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Squash Plants Dying

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Squash Plants Dying

Postby Massalinie » Jun 05, 2012 11:09 am

I grew them all indoors from seeds and have just recently introduced the healthier ones to the garden after hardening them off over about a week and a half. The Summer Squash plants were not looking too healthy at that time, the tips of the leaves started to turn white as though they were drying out, so I left them out of the garden to see how the progressed and they are now all pretty much dead. My Zucchinis looked perfect a few days ago but are now starting to show the same symptoms and I'm worried they're going to die too.

It's definitely not mildew, after a little research I've found it could be either over-watering or under-watering, some kind of bacteria or some kind of bug (which I don't think it is since they were grown indoors in brand new soil). From the pictures etc online I just can't tell so I was hoping for some words of wisdom.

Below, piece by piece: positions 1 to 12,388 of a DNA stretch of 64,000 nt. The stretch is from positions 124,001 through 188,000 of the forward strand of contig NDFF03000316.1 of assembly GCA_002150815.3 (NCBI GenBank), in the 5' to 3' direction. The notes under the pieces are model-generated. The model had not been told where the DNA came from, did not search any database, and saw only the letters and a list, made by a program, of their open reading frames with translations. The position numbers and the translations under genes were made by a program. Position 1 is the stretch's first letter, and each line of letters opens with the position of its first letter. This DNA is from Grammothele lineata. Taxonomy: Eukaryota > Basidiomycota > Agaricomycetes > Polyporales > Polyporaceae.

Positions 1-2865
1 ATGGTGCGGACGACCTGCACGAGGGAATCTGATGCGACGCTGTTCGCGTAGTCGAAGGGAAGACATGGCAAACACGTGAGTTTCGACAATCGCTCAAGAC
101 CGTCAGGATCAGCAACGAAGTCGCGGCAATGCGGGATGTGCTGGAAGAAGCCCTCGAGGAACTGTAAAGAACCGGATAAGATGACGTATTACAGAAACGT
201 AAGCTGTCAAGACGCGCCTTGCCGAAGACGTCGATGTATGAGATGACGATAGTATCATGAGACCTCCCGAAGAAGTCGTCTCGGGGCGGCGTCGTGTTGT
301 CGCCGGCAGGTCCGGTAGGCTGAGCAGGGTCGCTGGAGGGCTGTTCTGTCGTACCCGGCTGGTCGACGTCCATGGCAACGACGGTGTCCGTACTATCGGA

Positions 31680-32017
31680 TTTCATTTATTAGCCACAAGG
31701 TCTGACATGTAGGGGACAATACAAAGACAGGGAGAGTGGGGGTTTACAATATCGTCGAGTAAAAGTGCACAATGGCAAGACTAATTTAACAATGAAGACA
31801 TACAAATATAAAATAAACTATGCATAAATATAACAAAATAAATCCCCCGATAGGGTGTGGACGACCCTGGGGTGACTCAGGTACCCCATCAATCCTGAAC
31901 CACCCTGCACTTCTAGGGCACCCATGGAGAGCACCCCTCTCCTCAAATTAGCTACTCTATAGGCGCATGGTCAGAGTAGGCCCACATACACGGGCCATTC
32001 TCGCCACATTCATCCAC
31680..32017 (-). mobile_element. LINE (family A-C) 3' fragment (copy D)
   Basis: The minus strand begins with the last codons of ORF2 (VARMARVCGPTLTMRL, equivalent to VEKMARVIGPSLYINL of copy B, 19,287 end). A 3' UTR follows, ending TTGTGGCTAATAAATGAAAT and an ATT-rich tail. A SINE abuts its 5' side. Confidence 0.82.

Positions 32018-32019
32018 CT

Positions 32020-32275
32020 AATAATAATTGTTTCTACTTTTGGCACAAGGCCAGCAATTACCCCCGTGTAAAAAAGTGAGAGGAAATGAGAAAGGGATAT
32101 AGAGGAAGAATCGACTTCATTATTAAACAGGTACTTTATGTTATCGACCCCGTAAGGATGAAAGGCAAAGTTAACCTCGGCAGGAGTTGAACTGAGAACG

Summer Squash 1

Summer Squash 2

Zucchini 1

Zucchini 2
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Re: Squash Plants Dying

Postby davefrombc » Jun 05, 2012 11:42 am

My guess, and it's only a guess, is it is sun scald.
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Re: Squash Plants Dying

Postby OGrubber » Jun 05, 2012 11:51 am

I was going to go with either under or over watering until I saw the zuke_2_ pic. That one looks as though you have a spider mite infestation. Not uncommon when plants are indoors.
You can spray soapy water on the leaves and stems paying special attention to the undersides of the leaves and rinse with clear water afterwards. Repeat after a couple of days. I hope they recover for you.
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Re: Squash Plants Dying